It's All In The Game
by A. Charles Corotis


It's All In The Game: A selected Collection of Gay Essays
on Life, Love, and the Pursuit of Mnemosyne,
Assayed from the Provocative Pages of
New Jersey's Literate Review Weekly, The Argus

By A. Charles Corotis



I''m thoroughly disgusted with myself that it has taken me all these months to remark upon the passing of my first baseball hero: Grover Cleveland Alexander.

I've meant to, but too many topical subjects crop up for this space. Now I'm impelled to the task by the revelation that they're filming the colorful life of the big, convivial, party-lovin' Nebraskan.

I was all of eight when I first saw Alex fling those side-arm slants in the bandbox at Broad & Lehigh known as Bak­er Bowl. A pitcher had to be super to keep popflies from clearing that short right field wall, and old Pete was. It was an exception when he didn't turn in a shutout; today goose eggs in baseball are as rare as virgins in the Virgin Islands since Joe Twomby went to St. Thomas.

Anyway, Alex was one of the half dozen best hurlers in diamond history. How I worshiped him for the calm ease with which he mowed down John McGraw's snarling, fero­cious New York Giants and the rest of those tough, hateful National League clubs. That sharp-breaking curve of his was a thing of beauty; his control was uncanny.

So it was through the retrospective eyes of an impression­able eight-year-old that I sat in the press box one hot Sunday afternoon many years later and saw an aging Pete shuffle to the mound to fan Tony Lazzeri with the bases full, and go on to win the world's championship for Rogers Hornsby and his St. Louis Cardinals over Babe Ruth and the other mur­derous Yanks. That was the most dramatic moment in all baseball history for me.

Mine was the supreme, sublime thrill as my thoughts turned to Philadelphia and a more youhtful, slimmer Alex who earned a permanent niche in a tender young heart with his feats of diamond legerdemain. Almost single-handedly he pitched Pat Moran's nondescript gang to a pennant and won a World Series game from the greatest club in baseball an­nals, the 1915 Boston Red Sox.

Had Alex been as abstinent as those other two pitching greats, Walter Johnson and Christy Mathewson, his wonder­ful career probably would have attained the miraculous. As it was, he can't be kept off any all-time all-star team.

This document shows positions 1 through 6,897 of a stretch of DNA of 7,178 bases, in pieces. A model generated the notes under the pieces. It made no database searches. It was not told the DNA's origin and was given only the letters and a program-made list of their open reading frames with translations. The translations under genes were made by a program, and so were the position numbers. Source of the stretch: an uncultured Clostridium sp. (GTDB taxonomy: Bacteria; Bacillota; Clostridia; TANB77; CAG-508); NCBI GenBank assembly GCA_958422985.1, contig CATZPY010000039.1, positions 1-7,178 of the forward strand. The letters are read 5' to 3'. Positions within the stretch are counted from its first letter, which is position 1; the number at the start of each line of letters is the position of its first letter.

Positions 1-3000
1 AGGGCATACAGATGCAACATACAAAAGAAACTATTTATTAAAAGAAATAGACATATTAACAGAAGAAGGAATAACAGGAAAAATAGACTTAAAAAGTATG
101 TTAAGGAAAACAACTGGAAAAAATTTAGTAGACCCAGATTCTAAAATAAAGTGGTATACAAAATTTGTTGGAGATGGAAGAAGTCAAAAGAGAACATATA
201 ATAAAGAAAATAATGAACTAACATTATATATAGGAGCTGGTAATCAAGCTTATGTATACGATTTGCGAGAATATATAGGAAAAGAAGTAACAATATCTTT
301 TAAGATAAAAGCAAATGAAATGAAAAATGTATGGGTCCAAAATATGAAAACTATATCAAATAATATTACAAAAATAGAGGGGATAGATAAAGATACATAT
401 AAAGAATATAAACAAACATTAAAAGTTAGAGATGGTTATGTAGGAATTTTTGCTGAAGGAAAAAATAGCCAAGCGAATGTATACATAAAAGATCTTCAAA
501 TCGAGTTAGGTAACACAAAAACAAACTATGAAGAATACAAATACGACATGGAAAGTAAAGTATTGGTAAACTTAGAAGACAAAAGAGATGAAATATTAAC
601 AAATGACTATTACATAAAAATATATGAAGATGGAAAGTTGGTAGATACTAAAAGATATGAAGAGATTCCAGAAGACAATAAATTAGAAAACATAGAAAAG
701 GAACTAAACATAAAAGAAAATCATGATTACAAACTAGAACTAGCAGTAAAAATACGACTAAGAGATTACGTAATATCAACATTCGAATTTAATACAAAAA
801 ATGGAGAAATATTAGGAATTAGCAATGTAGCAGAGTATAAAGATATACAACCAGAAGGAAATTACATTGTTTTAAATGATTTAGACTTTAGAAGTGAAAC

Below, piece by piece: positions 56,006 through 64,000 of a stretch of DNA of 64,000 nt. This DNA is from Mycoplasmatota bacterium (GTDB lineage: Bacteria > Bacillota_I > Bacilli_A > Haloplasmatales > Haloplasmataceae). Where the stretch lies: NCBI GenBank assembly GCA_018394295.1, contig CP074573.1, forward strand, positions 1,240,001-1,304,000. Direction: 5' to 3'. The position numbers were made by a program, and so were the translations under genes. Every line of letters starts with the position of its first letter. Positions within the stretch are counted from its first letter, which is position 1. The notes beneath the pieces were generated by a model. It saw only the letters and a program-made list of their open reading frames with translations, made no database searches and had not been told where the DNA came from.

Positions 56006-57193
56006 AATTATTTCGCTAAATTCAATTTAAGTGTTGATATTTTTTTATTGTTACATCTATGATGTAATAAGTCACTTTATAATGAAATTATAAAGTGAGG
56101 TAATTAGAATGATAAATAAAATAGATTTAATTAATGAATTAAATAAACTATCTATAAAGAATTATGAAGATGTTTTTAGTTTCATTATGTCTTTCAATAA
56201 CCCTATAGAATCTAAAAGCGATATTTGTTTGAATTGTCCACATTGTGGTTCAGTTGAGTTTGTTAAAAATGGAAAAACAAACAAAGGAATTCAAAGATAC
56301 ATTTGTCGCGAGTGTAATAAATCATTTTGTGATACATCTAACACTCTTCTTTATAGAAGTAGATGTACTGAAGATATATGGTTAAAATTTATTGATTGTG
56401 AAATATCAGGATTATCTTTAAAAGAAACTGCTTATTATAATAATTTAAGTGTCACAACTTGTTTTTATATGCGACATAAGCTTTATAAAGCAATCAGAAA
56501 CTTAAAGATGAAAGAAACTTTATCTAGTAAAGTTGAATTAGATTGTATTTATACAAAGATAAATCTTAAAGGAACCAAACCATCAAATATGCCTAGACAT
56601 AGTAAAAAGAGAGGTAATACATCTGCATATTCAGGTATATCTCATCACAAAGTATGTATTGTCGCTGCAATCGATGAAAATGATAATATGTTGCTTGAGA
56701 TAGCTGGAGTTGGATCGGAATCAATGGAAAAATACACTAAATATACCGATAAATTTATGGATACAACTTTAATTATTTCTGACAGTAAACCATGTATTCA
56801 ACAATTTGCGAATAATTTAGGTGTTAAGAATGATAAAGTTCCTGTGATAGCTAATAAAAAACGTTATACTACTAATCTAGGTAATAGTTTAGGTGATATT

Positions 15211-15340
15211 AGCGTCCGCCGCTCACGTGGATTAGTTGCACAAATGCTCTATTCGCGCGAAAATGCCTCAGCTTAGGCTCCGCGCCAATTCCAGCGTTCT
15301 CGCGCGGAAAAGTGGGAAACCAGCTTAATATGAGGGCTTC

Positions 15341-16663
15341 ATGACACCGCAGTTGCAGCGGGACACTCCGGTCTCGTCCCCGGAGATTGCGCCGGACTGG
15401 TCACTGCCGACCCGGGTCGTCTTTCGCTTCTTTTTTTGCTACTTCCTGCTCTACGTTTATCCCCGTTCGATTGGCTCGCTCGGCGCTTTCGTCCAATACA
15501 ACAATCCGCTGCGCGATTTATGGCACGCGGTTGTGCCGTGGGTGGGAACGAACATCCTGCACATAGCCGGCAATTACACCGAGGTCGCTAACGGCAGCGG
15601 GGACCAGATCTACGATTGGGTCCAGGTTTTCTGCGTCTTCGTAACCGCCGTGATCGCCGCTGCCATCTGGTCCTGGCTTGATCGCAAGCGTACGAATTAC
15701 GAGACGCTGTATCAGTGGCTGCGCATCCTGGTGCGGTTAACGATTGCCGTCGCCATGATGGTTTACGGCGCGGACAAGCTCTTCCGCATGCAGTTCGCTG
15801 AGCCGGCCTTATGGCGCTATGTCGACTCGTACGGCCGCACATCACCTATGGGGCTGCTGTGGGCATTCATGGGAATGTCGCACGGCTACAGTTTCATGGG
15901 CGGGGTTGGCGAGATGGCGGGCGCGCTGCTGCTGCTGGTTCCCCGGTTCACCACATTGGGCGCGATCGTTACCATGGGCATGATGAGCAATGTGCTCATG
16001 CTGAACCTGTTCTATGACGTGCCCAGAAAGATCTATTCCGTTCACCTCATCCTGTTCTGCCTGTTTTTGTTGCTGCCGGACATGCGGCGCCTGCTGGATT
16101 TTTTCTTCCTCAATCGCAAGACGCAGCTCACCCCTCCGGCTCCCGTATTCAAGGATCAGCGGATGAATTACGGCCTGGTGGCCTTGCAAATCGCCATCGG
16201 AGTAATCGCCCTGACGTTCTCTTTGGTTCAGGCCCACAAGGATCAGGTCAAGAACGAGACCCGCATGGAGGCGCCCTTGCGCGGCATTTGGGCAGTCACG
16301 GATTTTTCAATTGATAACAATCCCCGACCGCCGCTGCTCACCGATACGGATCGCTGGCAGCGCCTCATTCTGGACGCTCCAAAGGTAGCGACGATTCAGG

Matty and Barney and Pete

What's that stir up above? Do you sense it:
That concert of voices so tense? 
More audible now: Why, they're calling
For Matty and Barney and Pete.

Hear that murmur of pent-up excitement?
The atmosphere's charged with suspense;
And the sounds that reverberate 'round us

Say Matty and Barney and Pete.

Yes, there's action in heaven today, folks:
The big baseball game's due to start. 
The Chief's got his aces unlimbering,
There's Matty, and Barney, and Pete.

The buzzing becomes a great roar now,
A thunderous wave of applause; 
What a thrill to see stars of such brilliance
As Matty and Barney and Pete!

That's a staff to delight any skipper,
With slider, the hard one, and hook;
They had everything: savvy, stuff, moxie 
Had Matty and Barney and Pete.

How they mowed doivn the hitters on earth here,
What class they could show on that mound;
The kingpin of all in their heyday

Were Matty and Barney and Pete.

Big Six . . . the Big Train (how he fogged 'em) . . .
And canny old Alex the Great; 
Ah, what memories they bring to us oldsters,
Do Matty and Barney and Pete.

When the day comes that ends life's long journey, 
I'll eagerly leap at the chance

To see them once more toe that rubber-
Old Matty and Barney and Pete.

National Spotlight

I had no idea of the furore I had caused until Governor Driscoll got me on the 'phone in Newark Thursday. A long while ago— it's been well over a year, I think— I reported on a clandestine meeting in General Eisenhower's office at Columbia U. Conferees were reported to be the governors of New York, Pennsylvania, and New Jersey. Obviously they weren't talking about the relative scholastic merits of Colum­bia, Penn, and Princeton.

I had occasion to refer again to this alleged session six or eight weeks ago. It appears that Carl Ring, who is opposing Alex Smith for the Senate nomination, picked it up and hung it around Mr. Driscoll's neck. It was supposed to prove Alfred has selfish motives— the vice-presidency— behind the rug-pulling that discomfitted and discombooberated Robert Taft.

"Your column is the 'secret document' Mr. Ring claims he has to prove the plot," the Governor told me. "The Argus isn't secret, is it?"

"It's more secret than I wish it was," I admitted ruefully, with circulation statistics in mind.

What really had upset the Governor was not Mr. Ring but the subsequent national prominence given the whole thing by Fulton Lewis, Jr. The famed radio commentator is an ardent Taft man, and probably no booster of Driscoll any­way, because Al is too far over to the left by his standards, a

CIO-lover and advocate of public this-and-that. Everything is relative, anyway, as I've remarked so many times, and noth­ing more so than ideologies.